Keep dry and carry on: the
wartime spirit
does us proud

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Moaning. It’s a great British trait. We love doing it and we’re never happier than when we are having a good old whinge.

It might be about the price of petrol, traffic jams or cyclists on the prom. But top of our list of gripes has to be the weather. Always has been, always will.

Too hot, too cold; too windy, too wet. It doesn’t matter what it’s doing outside, we rarely approve.

But at the moment we have every right to mutter darkly and complain loudly. As we ask on the front page today: when will it end?

It’s been going on for months – if it’s not blowing a hooley we’re enduring downpours of biblical proportions. And it has been doing that week in, week out since the autumn.

If anybody has the right to complain bitterly it is the marooned residents of the village of Hambledon.

But what do we find? A can-do spirit of wartime co-operation with an attitude of ‘we’re all in this together so let’s make do and mend’.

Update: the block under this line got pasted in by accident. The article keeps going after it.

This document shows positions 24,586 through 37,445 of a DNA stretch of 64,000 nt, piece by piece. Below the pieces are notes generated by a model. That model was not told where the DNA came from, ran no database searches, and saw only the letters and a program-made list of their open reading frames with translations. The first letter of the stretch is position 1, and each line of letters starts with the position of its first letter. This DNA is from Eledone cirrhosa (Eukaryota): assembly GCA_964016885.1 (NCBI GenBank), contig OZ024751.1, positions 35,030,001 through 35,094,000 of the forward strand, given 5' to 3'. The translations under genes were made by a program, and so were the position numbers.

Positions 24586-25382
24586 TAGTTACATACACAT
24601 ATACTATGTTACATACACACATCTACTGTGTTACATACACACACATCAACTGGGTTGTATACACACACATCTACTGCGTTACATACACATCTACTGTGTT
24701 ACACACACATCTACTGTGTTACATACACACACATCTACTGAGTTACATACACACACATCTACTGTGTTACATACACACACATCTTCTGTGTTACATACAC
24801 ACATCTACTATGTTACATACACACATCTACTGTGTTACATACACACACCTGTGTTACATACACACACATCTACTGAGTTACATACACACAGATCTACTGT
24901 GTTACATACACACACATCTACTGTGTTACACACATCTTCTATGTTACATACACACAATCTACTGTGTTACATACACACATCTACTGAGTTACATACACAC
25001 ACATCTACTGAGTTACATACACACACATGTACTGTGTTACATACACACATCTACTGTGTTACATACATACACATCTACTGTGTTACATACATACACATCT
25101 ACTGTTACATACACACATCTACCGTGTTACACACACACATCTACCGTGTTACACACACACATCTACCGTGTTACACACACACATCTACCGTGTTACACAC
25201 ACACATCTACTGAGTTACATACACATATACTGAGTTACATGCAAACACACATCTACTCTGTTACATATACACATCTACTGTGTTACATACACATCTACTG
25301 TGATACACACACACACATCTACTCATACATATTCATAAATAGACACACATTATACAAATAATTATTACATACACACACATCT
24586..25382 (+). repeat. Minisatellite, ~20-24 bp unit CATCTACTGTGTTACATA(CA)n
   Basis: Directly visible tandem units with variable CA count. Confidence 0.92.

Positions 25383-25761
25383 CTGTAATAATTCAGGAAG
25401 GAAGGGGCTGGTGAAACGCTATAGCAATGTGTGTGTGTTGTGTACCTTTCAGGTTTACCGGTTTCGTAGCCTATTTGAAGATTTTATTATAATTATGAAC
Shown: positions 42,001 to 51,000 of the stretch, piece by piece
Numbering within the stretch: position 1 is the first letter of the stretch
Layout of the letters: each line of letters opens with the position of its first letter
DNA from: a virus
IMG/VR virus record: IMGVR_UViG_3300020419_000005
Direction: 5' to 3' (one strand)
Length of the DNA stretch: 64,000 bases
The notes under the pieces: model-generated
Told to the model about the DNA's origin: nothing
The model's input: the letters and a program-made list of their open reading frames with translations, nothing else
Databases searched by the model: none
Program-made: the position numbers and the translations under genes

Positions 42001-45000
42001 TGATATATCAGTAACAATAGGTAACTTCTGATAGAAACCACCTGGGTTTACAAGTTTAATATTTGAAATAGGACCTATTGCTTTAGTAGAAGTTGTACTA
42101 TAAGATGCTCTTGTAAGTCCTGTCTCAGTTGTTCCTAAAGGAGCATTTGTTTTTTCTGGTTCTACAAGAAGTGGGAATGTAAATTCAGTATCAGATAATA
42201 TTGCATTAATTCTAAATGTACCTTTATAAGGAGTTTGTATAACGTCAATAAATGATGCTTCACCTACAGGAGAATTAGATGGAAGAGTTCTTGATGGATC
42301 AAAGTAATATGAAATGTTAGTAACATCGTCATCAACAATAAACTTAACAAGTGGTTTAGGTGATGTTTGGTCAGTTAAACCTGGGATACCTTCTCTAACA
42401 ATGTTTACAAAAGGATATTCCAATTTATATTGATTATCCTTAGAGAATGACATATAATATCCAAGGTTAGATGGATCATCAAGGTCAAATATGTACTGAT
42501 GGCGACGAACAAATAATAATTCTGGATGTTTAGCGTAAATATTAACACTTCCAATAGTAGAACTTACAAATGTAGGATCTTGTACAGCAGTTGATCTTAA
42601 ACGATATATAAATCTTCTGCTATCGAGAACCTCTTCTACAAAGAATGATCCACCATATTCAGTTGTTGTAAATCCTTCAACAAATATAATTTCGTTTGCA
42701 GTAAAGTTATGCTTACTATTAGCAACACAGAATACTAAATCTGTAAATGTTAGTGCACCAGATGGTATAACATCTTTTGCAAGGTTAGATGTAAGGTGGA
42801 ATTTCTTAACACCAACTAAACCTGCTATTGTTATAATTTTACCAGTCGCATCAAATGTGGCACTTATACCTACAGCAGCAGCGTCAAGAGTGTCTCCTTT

There they are, up to their thighs in sewage-laden sludge, many of their homes badly-damaged by the rising, falling, then rising again waters of filth.

And what do they do? Try to keep dry and carry on. Quietly with taut upper lips.

It proves in an age where self so often seems to come before others, where materialism and personal wealth are more important than the common good, adversity still brings out the best in people.

And yes, it is a village where one might expect people to rush to each other’s aid.

But remember the appalling floods in Southsea in 2000? There too, after a so-called one-in-a-100-year rainstorm, the streets were swamped with raw sewage, manhole covers were propelled feet into the air and residents were forced to leave their sodden homes for months.

But the spirit of co-operation and community existed there also, in an urban setting.

We applaud what the people of Hambledon have done. It restores faith in human nature. But what a shame its takes dire circumstances to bring it to the fore.